Wells P. Bailey House, Lyndon, Kansas

In the summer of 1997, a grass fire burned away some of the siding on the old Bailey house which had stood east of Lyndon for 127 years.
Read more


Photo Albums

—Choose a thumbnail photo to see the larger version—

Original Location:

east side of housesouthwest side from roadsouthwest sidenorth side from roadsouthwest corner showing logswest window and birun markswest sidesoutheast cornersouthwest cornerinterior room downstairsinterior room east sidedownstairs interior, east sidelooking down stairwayupstairs room looking, southdownstairs, looking into stairwaynortheast cornerHPPL members doing archaeological diginterior room upstairsupstairs roomsoutheast corner with porch removedeast side after porch removed

Return to Top of Page

Moving the Bailey House in Fall, 1997:

Placing steel girters under housenortheast corner on steel girtersaddition cut away from houseview of logs after removing additionplacing steel girters under housesetting on steel moving girterspreparing to roll house off foundationrolled off foundationattaching wheel and girter assembly to truckchecking wheel assemblysetting on wheel assemblysetting on wheel assemblyturning the first cornermoving utility lineson country roadpreparing to turn onto highwaypreparing to turn ontohighwayturning onto highwayon highwayon highway going to Lyndonalmost at the parkturning into city parksetting at foundationwaiting to be put on foundation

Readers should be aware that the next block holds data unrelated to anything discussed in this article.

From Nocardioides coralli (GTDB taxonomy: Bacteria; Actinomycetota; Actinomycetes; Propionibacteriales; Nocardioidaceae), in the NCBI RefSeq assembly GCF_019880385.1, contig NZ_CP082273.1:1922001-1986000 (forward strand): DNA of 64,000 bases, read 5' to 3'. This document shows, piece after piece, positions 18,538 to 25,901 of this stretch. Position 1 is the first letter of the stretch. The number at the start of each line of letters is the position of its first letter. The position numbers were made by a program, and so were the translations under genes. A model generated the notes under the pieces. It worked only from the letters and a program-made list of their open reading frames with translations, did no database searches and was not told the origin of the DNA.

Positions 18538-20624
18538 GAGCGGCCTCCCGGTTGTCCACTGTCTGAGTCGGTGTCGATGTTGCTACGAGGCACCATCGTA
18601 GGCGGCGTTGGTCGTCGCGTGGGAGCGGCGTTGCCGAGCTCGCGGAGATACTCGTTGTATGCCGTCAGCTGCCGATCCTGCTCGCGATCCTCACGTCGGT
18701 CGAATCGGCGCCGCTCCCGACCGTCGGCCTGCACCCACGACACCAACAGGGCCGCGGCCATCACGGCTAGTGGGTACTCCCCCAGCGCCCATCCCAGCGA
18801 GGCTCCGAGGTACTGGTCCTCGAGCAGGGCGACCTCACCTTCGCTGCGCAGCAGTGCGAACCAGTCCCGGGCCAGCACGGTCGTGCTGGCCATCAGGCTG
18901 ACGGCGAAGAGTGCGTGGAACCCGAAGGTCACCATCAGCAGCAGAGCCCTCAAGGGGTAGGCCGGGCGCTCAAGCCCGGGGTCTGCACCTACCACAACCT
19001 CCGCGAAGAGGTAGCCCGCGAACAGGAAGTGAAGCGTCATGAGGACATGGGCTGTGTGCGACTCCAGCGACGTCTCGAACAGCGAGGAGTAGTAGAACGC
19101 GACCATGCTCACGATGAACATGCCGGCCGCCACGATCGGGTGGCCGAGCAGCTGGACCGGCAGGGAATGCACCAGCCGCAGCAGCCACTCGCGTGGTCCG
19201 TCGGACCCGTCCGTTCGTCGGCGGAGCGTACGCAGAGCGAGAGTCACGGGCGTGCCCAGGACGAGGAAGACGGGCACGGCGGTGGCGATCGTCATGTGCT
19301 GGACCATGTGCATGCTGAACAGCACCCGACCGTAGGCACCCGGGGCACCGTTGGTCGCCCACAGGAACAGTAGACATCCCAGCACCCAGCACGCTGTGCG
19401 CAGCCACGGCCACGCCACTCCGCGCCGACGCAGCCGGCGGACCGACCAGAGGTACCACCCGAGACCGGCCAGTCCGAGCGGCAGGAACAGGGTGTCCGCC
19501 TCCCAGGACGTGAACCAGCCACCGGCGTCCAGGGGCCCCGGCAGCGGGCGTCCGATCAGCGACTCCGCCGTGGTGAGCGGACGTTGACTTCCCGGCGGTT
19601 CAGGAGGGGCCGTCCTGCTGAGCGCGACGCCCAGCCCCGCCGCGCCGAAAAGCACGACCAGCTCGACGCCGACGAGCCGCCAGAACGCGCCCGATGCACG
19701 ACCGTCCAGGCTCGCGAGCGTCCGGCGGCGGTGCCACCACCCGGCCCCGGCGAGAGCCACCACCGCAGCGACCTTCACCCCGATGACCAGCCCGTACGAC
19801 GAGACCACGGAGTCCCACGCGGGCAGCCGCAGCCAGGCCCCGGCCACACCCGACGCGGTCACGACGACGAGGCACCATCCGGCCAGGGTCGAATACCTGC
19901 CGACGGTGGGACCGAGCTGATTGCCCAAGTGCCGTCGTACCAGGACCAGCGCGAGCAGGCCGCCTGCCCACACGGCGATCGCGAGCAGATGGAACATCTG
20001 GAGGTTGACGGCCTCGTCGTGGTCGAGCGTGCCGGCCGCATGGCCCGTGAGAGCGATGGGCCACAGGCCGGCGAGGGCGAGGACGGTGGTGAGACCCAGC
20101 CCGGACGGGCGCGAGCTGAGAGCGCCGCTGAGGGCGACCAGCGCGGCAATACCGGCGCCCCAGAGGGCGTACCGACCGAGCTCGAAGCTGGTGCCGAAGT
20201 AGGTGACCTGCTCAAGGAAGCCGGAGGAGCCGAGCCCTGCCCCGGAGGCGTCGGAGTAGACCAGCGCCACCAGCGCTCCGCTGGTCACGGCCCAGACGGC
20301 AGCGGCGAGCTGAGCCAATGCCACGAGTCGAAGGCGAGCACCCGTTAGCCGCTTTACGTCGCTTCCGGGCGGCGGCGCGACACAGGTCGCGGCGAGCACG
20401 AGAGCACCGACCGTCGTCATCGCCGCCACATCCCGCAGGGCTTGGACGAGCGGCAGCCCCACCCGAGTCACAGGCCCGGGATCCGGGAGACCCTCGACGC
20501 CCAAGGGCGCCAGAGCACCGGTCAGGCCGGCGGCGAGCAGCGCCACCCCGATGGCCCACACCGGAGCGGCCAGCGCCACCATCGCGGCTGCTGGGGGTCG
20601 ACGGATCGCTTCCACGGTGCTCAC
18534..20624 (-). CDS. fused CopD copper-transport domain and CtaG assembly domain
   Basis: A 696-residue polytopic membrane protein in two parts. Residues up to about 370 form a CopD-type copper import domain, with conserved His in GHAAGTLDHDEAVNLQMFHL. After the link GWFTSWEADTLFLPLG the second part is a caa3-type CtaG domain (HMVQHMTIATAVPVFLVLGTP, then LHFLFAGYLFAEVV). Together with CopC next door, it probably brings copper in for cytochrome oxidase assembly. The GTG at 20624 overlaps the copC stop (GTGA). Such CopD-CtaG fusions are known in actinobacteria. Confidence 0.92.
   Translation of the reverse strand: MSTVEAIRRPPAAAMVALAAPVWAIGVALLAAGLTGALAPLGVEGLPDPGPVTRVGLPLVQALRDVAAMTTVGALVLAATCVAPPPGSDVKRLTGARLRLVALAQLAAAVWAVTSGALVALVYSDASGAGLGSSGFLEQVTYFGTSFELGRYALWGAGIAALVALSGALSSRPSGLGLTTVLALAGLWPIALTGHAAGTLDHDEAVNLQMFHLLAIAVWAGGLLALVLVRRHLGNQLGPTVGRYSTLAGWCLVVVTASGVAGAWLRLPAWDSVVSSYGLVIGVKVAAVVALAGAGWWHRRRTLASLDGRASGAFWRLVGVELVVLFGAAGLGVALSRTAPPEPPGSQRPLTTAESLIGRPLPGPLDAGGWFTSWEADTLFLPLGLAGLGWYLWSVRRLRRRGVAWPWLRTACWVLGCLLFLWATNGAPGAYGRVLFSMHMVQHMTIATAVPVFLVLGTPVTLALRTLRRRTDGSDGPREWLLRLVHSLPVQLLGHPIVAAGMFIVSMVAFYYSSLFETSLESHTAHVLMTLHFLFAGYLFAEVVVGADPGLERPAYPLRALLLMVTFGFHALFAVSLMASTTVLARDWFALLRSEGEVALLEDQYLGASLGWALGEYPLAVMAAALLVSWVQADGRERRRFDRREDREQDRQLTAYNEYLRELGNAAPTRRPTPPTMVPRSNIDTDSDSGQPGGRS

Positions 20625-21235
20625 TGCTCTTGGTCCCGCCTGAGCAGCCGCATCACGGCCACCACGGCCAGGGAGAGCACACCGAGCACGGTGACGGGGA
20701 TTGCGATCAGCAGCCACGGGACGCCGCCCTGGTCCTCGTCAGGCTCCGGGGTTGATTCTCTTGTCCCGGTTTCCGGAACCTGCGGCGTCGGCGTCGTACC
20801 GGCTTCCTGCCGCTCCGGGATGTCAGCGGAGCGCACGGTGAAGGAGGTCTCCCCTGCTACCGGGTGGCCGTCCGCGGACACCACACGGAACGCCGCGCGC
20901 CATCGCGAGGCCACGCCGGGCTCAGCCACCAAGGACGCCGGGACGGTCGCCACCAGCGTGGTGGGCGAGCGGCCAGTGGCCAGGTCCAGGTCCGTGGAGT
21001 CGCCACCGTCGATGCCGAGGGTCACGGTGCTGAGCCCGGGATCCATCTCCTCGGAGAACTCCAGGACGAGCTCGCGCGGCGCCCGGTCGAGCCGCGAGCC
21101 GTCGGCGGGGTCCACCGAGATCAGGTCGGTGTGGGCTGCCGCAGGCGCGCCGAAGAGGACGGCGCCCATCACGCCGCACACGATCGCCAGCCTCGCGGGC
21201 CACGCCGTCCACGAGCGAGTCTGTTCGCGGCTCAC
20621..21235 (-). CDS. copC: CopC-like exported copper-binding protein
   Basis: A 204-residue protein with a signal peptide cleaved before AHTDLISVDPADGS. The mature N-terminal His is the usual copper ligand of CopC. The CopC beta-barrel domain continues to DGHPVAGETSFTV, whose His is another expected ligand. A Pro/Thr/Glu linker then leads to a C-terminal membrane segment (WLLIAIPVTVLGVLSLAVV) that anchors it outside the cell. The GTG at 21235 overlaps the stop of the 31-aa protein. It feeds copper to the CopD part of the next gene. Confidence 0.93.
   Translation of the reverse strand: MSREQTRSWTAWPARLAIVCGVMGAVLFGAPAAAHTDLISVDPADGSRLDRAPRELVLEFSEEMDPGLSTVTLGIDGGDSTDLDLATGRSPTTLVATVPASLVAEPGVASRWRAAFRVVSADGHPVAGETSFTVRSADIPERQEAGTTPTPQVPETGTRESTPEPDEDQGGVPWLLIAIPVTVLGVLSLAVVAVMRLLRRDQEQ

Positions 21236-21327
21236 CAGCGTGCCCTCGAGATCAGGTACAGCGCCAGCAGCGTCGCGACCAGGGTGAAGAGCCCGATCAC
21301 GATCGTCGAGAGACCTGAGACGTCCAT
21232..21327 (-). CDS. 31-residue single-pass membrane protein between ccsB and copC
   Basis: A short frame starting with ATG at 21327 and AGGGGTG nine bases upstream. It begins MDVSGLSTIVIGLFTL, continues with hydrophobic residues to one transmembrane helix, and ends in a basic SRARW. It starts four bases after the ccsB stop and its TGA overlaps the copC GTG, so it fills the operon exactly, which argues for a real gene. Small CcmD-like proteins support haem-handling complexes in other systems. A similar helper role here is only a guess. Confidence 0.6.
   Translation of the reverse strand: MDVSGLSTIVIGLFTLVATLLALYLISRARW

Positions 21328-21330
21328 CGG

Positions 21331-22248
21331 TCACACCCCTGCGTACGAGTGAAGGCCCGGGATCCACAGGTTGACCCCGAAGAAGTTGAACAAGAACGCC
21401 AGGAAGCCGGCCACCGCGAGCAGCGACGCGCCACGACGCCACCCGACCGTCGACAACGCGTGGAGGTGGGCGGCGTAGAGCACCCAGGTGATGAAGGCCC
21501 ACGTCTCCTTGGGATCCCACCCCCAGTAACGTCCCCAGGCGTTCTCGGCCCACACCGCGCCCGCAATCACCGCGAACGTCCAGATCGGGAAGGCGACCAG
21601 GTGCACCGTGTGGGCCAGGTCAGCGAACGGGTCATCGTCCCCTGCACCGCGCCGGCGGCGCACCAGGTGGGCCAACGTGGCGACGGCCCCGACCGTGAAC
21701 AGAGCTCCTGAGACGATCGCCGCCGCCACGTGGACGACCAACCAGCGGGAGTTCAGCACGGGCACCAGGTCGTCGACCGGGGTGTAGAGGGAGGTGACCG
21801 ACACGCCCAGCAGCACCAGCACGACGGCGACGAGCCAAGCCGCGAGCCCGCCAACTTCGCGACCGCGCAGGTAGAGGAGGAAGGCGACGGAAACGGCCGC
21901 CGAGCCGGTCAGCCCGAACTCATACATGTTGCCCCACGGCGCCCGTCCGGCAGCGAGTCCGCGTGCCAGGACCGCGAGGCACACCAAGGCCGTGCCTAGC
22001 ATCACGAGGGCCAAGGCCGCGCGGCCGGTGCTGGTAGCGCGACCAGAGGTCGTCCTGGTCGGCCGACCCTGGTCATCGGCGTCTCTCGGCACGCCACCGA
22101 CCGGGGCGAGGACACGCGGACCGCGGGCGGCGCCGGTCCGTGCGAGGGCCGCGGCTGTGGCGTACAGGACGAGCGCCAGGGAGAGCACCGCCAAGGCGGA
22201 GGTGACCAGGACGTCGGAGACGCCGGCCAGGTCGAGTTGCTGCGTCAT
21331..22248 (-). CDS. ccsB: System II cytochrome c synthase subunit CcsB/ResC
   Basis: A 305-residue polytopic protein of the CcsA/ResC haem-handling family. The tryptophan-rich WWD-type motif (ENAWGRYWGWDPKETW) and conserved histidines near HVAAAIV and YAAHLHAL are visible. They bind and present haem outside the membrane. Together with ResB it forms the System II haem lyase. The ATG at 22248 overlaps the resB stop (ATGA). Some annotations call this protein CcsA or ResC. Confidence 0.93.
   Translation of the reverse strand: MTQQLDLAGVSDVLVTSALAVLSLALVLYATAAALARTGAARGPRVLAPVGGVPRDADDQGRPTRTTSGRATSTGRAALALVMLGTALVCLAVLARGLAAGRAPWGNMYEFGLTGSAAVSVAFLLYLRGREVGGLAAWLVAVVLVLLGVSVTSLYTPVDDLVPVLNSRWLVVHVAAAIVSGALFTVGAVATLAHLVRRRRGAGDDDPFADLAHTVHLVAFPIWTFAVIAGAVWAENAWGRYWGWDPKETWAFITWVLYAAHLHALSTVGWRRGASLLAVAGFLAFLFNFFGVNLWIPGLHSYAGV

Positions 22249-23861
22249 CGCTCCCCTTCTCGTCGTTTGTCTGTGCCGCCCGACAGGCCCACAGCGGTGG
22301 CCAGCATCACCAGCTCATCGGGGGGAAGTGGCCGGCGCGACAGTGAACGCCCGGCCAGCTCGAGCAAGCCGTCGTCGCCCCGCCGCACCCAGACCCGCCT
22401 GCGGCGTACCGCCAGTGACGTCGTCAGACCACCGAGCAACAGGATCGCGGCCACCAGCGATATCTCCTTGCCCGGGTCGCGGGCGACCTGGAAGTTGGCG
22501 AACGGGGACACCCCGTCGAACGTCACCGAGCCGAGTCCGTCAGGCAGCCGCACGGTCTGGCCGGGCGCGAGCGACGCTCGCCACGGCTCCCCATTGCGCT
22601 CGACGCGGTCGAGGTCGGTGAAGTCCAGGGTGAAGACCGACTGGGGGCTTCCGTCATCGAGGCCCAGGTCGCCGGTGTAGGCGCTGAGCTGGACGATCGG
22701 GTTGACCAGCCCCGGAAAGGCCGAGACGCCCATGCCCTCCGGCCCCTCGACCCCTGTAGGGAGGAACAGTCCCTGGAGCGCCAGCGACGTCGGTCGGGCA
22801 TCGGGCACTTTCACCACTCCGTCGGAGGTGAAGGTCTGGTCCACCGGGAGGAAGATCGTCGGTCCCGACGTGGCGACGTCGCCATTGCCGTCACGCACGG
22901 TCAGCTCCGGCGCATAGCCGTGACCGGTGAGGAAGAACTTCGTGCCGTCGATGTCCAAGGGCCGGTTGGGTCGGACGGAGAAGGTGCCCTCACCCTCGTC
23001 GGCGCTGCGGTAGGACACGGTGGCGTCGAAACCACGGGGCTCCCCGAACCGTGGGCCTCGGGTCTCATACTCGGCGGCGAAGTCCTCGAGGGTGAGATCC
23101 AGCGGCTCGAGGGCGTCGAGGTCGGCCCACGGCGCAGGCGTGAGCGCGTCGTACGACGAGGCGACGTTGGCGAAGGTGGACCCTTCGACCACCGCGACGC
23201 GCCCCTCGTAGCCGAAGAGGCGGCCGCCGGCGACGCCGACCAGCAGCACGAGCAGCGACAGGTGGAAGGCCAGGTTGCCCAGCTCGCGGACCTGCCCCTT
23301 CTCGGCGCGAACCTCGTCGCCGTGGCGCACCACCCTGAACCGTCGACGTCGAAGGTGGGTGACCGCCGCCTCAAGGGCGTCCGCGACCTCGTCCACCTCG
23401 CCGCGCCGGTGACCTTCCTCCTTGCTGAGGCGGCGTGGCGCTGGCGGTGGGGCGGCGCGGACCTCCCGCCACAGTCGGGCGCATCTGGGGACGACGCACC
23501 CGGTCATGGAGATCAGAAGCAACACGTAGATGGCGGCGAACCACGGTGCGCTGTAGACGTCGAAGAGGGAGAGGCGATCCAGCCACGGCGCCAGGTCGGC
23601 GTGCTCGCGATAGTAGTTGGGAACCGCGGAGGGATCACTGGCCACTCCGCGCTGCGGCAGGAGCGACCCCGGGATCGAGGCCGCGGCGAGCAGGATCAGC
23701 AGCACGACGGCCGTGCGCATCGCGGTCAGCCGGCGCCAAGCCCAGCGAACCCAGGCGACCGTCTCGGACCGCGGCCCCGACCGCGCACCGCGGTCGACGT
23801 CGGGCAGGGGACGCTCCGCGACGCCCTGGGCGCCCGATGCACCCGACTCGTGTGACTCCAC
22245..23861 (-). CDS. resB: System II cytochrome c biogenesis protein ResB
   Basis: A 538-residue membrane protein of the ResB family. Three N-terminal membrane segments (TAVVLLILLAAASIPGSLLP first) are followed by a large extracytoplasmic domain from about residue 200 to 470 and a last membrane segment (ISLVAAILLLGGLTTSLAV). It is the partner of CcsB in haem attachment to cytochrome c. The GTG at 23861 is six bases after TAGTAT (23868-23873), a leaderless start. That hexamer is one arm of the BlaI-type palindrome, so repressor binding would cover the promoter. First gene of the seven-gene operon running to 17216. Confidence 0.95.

Return to Top of Page

In the Lyndon City Park, Pre-restoration:

northwest cornerarchitects and city mayorsoutwest cornersouth side detailsouth windownortheast cornersoutheast cornersoutheast cornereast sidesouthwest cornerlog rot and damaged chinkingdamaged chinking and rotted logsnorthwest cornerhouse with Lyndon signsouthwest cornersouth wall bow and damagesouth wall bowwest side

Return to Top of Page

Restoration Accomplished:

"Before and After" examples of restoration—

West entrance
Above: West Entrance

Compare, East entrance
Above: East Entrance

Additional restoration photos—

removing flooring and sub-flooringpreservationists discussing foundationflooring removedflooring removed in south roomworker installing jack under floor joistsouth room flooring and joists removednew sill plate supportsworkmen discussing foundationexterior supports to replace logsexterior supports to replace logswall support on east and south wallsexterior supports on south wallexterior supports, northeast cornernew sill plate and bottom logwest doorway with new sill plate and jambexterior wall with chinkingworkmen replacing door covernew sill plate and logschinking and sill plate detailchinking and sill plate detailnew corner notchingnew rock chinkingworkman placing daubing mixtureworkmen mixing daubingworkman replacing chinkingworkman  "throwing" daubingworkman placing daubing mixturedrain trench 1drain trench 2drain trench southeast cornernew logs, south sidenew logs, interior soutwest cornernew logs interior, souteast cornernew logs, interior south wallwest side with new windowseast side windows restored

Return to Top of Page

Interior restored:

north room, looking eastnorth room, looking northsouth room, looking west, with doorsouthwest corner

Return to Top of Page

West siide, before restoration West side, after restoration East side, before restoration East side, after restoration

The Wells P. Bailey House originally stood east of Lyndon, KS, on land that had been part of the Sac & Fox Reservation.
In Fall, 1997, the house was moved to the city park at Lyndon.
In 2012 the home was restored to make its log framework structurally sound.

The Wells P. Bailey House symbolizes a transition of two cultures. It stands today as a reminder of both our Native American and pioneer heritage. For more information contact us at wpbaileyhouse@gmail.com